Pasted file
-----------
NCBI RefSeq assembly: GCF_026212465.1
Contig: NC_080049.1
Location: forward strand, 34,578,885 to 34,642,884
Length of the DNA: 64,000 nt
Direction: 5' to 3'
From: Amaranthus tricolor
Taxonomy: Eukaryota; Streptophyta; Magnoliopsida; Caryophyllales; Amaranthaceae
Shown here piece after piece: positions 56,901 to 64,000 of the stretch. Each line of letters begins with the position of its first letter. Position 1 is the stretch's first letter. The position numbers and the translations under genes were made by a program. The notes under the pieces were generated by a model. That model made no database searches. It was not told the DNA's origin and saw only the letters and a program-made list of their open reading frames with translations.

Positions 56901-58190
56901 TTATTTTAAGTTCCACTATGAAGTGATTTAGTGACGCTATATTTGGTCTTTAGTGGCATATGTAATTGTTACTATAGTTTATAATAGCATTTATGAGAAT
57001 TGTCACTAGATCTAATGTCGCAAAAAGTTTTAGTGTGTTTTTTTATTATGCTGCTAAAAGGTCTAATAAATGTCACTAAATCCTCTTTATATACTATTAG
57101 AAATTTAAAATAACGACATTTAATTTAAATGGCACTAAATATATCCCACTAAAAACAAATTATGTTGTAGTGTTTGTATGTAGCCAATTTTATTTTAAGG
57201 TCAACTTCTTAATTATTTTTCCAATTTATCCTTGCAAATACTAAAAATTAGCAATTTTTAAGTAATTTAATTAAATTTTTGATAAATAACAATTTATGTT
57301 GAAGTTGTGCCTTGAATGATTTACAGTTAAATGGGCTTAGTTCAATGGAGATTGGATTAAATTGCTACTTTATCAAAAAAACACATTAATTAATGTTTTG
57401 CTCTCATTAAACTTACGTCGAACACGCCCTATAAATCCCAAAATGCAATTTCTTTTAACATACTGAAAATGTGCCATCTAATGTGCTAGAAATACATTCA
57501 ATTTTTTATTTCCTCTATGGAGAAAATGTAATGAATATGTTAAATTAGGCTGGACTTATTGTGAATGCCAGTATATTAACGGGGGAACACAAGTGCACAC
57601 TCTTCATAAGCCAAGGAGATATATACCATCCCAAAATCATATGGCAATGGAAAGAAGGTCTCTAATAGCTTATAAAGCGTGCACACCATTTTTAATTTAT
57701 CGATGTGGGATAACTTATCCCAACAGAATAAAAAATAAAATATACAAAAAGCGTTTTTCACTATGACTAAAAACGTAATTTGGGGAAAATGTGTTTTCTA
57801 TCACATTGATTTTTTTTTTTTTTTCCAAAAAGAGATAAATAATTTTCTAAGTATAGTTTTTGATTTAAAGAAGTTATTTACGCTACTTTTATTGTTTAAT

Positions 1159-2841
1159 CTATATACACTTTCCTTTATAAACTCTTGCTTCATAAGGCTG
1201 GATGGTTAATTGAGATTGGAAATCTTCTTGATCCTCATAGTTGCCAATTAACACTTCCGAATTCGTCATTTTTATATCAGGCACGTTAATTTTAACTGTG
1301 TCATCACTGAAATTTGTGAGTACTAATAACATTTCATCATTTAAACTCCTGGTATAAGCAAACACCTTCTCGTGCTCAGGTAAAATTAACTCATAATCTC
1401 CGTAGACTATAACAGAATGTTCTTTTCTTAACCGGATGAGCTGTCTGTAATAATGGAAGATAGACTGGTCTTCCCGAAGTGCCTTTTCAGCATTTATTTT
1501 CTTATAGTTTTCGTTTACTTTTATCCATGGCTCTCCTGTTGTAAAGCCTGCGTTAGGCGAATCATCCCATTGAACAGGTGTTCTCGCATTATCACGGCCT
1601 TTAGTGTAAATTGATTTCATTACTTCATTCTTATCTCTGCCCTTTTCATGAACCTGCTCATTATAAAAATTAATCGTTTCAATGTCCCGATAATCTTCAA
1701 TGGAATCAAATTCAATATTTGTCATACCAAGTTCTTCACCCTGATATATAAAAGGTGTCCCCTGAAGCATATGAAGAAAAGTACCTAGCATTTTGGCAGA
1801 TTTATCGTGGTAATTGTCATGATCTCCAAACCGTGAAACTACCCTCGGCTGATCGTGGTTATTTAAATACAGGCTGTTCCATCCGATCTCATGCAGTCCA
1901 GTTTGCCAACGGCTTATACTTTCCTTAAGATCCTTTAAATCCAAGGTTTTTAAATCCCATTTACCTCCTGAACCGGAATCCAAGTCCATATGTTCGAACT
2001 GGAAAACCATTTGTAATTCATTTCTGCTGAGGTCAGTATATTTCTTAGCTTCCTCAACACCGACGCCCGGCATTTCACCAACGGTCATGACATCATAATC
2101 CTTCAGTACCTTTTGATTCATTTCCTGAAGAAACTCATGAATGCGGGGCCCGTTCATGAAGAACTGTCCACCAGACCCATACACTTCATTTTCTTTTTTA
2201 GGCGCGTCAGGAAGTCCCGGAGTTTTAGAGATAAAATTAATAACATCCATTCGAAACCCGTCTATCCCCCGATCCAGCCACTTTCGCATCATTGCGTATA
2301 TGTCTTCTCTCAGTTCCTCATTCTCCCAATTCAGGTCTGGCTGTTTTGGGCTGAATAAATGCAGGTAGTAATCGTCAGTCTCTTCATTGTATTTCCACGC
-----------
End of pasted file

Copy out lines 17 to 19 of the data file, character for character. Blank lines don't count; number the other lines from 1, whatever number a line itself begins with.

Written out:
57601 TCTTCATAAGCCAAGGAGATATATACCATCCCAAAATCATATGGCAATGGAAAGAAGGTCTCTAATAGCTTATAAAGCGTGCACACCATTTTTAATTTAT
57701 CGATGTGGGATAACTTATCCCAACAGAATAAAAAATAAAATATACAAAAAGCGTTTTTCACTATGACTAAAAACGTAATTTGGGGAAAATGTGTTTTCTA
57801 TCACATTGATTTTTTTTTTTTTTTCCAAAAAGAGATAAATAATTTTCTAAGTATAGTTTTTGATTTAAAGAAGTTATTTACGCTACTTTTATTGTTTAAT